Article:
Then again, the Inquisitor’s mask may be hiding a much older face from Star Wars’ past. Since clearing the decks of the old Expanded Universe material in 2014, Star Wars has been slowly, tantalizingly teased beloved concepts and characters from novels, comics, and games from an era of outdated continuity back into the fold, sometimes in surprising new shapes and forms. The return of Thrawn himself is one strong example. Cyborg bounty hunter Beilert Valance, an antagonist of the 1970s Star Wars Marvel comics, is the frontman of his own comic series today. Even media ranging from The Rise of Skywalker to Star Wars Jedi: Survivor and Andor have been teasing the return of the Old Republic mythology. Who’s next from our apocrypha to return to the fold? An interesting contrast to Ahsoka may be The Starkiller, Galen Marek – apprentice to Darth Vader in the Force Unleashed video game duology of 2008 and 2010. (Although, yes, technically, that second game featured a clone of Galen. But then, who’s to say there couldn’t be a third?) Stricken thoroughly from the record since the Disney acquisition, a recanonization of his history might set up a tasty confrontation between the scions of Anakin Skywalker and Darth Vader.
What we know about Star Wars' Inquisitors
Okay, we’ll level with you here: lots of Inquisitors wear masks. Most of them do, and many of them even conceal their entire face. It’s an Imperial thing, if you haven’t noticed. They’re all really into masks. It’s not so much about concealing identity as it is erasing the individuality of the person underneath. It’s the same reason Inquisitors take numbers instead of their names. They do not exist as individuals, only as servants of the Empire.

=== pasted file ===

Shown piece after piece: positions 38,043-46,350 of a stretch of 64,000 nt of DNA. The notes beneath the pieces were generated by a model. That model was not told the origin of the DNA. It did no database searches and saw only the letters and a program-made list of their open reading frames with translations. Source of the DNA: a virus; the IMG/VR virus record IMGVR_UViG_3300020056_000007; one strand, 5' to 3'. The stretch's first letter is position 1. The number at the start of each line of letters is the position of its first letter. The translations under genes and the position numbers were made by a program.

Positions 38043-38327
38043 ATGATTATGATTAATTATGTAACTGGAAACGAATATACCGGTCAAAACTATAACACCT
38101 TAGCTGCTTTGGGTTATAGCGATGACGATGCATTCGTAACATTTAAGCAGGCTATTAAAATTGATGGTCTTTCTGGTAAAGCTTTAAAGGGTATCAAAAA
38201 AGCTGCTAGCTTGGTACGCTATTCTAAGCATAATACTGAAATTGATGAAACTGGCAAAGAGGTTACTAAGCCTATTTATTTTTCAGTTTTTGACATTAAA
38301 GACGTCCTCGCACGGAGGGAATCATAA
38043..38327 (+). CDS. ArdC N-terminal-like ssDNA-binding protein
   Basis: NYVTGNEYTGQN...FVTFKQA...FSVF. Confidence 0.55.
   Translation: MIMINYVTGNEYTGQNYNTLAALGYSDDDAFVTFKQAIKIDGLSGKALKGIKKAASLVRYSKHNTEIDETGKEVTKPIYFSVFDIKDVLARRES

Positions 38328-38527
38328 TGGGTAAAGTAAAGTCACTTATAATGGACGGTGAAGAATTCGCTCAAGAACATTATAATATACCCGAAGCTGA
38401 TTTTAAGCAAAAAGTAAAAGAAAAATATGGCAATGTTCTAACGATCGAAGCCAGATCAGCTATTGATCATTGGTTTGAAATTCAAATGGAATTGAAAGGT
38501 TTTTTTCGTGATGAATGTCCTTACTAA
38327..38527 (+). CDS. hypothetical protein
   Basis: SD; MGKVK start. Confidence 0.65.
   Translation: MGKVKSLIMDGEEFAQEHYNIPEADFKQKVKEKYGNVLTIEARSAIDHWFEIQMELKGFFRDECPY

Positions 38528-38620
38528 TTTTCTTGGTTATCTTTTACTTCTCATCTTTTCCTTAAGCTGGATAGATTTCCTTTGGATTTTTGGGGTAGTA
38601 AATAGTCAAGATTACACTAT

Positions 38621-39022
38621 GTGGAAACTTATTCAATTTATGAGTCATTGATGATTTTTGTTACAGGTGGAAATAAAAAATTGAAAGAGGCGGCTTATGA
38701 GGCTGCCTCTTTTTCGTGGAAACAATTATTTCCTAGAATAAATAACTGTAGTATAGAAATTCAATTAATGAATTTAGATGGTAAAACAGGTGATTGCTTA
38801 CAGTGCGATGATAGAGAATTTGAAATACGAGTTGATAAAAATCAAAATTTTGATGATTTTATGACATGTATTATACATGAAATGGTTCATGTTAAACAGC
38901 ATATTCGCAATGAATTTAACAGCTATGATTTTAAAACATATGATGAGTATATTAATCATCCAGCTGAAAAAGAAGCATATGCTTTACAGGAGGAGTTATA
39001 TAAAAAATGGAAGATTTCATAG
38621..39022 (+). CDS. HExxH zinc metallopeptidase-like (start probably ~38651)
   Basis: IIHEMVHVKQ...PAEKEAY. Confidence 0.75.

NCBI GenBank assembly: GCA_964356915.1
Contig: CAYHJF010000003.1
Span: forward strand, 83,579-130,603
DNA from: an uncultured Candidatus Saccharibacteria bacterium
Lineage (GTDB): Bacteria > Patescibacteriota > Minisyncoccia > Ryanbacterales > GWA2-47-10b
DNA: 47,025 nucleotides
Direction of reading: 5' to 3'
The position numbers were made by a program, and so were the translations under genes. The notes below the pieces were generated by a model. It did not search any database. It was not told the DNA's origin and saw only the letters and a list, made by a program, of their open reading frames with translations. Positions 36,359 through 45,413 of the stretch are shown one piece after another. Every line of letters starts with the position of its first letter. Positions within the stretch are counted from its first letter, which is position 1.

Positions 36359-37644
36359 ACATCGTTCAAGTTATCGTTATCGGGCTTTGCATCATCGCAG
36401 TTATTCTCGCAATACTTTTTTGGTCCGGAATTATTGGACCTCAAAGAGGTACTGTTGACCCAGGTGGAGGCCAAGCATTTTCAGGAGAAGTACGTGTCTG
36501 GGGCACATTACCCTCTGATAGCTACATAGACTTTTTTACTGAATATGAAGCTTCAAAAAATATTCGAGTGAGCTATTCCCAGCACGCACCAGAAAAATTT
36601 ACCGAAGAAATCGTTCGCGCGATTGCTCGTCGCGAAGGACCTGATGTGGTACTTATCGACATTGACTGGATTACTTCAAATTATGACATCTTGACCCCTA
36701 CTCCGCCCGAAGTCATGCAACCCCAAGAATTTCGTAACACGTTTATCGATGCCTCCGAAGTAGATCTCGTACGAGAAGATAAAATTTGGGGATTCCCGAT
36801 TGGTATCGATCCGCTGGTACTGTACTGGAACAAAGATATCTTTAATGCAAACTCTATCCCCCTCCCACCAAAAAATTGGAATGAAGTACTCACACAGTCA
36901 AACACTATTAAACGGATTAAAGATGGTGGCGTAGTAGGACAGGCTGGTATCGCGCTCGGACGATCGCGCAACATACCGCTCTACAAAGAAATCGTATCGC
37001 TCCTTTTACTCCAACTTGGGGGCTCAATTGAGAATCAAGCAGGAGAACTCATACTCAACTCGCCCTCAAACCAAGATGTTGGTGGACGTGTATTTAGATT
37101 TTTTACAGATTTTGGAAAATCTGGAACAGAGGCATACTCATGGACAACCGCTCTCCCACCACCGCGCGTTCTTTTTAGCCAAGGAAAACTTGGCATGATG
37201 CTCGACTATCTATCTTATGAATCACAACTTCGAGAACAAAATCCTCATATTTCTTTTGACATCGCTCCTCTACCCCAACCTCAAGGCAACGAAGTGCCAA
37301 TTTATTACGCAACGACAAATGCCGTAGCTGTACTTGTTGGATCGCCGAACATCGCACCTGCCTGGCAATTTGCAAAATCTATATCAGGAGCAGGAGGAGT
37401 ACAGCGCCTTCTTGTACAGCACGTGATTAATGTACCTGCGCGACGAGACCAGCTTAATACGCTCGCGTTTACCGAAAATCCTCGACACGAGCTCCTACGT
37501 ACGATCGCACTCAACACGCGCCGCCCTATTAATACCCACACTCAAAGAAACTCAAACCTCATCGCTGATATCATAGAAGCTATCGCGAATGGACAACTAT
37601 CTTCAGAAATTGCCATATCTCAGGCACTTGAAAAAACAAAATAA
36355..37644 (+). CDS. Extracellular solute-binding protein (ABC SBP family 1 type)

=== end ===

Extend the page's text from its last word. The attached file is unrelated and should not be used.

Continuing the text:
In fact, let’s get serious. In the latest stills for Ahsoka released by Disney, the Inquisitor is clearly identified. The Inquisitor’s name is given as “Marrok,” as portrayed by Paul Barnell. Barnell is a career stunt double, though, so he could be standing in for anybody – and we’ve heard the name “Marrok” before. It was the name of the bounty hunter Embo’s hunting hound in Star Wars: The Clone Wars. As Embo was voiced by Dave Filoni himself, that’s likely not a coincidence. We’ve got to say that “Marrok” strikes us as a codename rather than an actual identity, alluding more perhaps to this character’s identity as a hunter driven by an animal instinct. Like all Inquisitors are trained to be, from potential Jedi Knights to dogs for the Empire.
Whatever the case, we’ll find out soon enough. Keep these theories close to your chest so that no matter what the truth turns out to be, you can declare you knew it all along when Ahsoka debuts.